The court's judgment closely followed the language of the brief that secular groups filed.

In the recent Supreme Court case Greece v. Galloway, upholding legislative prayer in some cases, "the court did not write [local] governments a blank check to impose religion on unwilling citizens," the brief opened. The commissioners' practices "put intolerable pressure on citizens — including religious minorities and nonbelievers — to violate their conscience by participating in Christian religious exercises."

Americans United for Separation of Church and State authored the brief. In addition to FFRF, it was joined by the American Humanist Association, Anti-Defamation League, Center for Inquiry, Interfaith Alliance Foundation, Sikh Coalition, Union for Reform Judaism and Women of Reform Judaism.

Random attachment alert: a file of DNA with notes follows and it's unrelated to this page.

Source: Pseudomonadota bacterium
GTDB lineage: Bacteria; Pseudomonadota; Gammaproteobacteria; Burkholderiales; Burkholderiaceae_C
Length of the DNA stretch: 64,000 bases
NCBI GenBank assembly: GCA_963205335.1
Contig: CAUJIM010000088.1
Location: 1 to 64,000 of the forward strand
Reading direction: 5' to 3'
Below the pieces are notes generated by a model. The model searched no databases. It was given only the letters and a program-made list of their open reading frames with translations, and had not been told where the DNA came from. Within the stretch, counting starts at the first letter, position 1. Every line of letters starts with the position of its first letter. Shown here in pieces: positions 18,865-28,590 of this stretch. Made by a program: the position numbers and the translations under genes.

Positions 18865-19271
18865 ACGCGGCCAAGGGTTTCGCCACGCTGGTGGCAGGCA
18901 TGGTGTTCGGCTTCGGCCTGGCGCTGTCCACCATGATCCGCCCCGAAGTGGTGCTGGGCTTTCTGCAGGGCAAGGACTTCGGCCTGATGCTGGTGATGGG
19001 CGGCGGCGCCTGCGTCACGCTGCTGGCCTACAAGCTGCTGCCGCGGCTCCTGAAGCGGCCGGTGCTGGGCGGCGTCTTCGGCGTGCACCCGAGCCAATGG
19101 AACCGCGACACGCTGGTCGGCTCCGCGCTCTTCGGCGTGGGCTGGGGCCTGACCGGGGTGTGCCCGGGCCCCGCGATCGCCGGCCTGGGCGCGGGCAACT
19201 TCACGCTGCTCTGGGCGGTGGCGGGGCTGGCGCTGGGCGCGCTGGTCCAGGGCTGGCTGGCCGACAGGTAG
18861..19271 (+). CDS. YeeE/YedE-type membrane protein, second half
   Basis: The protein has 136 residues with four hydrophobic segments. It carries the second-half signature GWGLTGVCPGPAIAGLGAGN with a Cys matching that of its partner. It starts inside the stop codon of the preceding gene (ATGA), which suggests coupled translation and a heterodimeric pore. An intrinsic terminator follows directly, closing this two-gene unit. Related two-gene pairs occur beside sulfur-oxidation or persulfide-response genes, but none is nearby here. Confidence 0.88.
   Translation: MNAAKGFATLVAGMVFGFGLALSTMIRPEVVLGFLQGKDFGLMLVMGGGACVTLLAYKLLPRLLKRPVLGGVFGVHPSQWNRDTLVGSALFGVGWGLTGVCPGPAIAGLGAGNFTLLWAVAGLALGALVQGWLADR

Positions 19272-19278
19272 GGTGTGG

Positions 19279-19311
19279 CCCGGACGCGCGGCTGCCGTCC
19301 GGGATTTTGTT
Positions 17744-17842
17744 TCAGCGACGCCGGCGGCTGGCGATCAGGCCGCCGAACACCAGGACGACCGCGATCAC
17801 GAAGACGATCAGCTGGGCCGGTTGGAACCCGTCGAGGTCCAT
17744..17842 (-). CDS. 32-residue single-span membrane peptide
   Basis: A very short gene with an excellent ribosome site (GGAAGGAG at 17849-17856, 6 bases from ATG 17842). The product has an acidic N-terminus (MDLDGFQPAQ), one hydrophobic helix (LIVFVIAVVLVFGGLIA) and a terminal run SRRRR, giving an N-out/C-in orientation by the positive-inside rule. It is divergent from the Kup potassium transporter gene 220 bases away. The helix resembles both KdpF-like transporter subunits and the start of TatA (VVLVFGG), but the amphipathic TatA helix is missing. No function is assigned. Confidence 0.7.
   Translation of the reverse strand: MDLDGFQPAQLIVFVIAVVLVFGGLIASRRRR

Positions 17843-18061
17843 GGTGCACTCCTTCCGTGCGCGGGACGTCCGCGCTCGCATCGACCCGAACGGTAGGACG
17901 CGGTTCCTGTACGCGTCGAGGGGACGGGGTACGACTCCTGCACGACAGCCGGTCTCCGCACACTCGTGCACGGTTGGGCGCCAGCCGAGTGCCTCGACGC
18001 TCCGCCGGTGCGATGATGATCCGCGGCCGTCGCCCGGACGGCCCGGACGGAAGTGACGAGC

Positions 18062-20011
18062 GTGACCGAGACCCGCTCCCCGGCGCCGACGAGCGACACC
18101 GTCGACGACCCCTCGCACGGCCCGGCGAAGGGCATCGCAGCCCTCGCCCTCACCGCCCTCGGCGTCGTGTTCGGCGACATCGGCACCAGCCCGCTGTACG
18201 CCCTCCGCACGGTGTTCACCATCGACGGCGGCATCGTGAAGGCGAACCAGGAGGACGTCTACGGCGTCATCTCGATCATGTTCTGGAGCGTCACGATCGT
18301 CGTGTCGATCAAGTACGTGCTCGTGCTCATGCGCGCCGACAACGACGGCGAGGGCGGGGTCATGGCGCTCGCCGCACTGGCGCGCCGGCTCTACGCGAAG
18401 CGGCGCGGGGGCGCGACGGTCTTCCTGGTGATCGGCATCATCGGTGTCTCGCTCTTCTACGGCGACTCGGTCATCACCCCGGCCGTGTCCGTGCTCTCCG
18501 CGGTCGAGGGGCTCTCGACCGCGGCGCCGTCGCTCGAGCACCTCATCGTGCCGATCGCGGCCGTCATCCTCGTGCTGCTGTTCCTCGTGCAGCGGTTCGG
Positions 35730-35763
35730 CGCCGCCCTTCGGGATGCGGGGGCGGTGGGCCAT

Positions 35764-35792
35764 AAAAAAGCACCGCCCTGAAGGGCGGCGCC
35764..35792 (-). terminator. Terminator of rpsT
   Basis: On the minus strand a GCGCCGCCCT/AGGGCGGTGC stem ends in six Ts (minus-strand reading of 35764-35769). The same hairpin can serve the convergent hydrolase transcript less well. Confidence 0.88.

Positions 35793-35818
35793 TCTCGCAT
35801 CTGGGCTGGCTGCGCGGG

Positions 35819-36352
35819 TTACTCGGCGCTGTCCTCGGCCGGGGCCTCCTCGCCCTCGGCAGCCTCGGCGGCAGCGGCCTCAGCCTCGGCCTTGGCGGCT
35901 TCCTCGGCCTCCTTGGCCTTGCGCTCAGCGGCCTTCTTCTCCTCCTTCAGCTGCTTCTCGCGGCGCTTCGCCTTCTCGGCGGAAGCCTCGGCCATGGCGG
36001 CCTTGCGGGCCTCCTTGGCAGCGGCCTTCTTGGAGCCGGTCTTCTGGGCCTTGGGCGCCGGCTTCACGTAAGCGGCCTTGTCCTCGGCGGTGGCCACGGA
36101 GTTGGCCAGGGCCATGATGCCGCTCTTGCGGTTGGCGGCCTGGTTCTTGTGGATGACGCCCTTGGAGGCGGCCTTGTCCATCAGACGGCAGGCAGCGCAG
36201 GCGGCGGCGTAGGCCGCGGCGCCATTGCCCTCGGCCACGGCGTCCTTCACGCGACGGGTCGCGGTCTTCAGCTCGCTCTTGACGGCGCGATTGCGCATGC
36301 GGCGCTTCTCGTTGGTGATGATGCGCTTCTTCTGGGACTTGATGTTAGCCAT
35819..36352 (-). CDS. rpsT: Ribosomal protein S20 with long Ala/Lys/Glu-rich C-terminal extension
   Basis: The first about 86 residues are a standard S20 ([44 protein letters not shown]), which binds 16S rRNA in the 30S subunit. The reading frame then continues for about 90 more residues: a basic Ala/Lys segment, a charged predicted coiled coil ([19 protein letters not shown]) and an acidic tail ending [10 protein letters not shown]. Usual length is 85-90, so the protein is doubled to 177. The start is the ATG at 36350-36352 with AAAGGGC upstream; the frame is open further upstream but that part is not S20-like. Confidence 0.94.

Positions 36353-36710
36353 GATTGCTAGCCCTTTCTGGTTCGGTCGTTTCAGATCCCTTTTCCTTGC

"We are overjoyed that the 4th Circuit gave a constitutionally correct ruling," says FFRF Co-President Dan Barker. "With the Rowan County commissioners being so blatant in their violations, it could have been no other way."

FFRF is a national nonprofit organization with more than 29,000 nonreligious members and chapters all across the country, including 600-plus and a chapter in North Carolina. Its purpose is to protect the constitutional principle of separation between state and church.

Due to the Freedom From Religion Foundation, there won't be any Christian indoctrination permitted during official hunter training in New Hampshire.

The New Hampshire Fish and Game Department facilitates hunter safety classes throughout New Hampshire. A person who contacted FFRF attended a class on April 6-8 hosted by the Heritage Free Will Baptist Church in Laconia, N.H. The complainant reported that everyone who attended the class received religious flyers with prayers and information about church services. A pastor taught this class. The religious materials were enclosed with all of the official hunter's safety documents and study packets.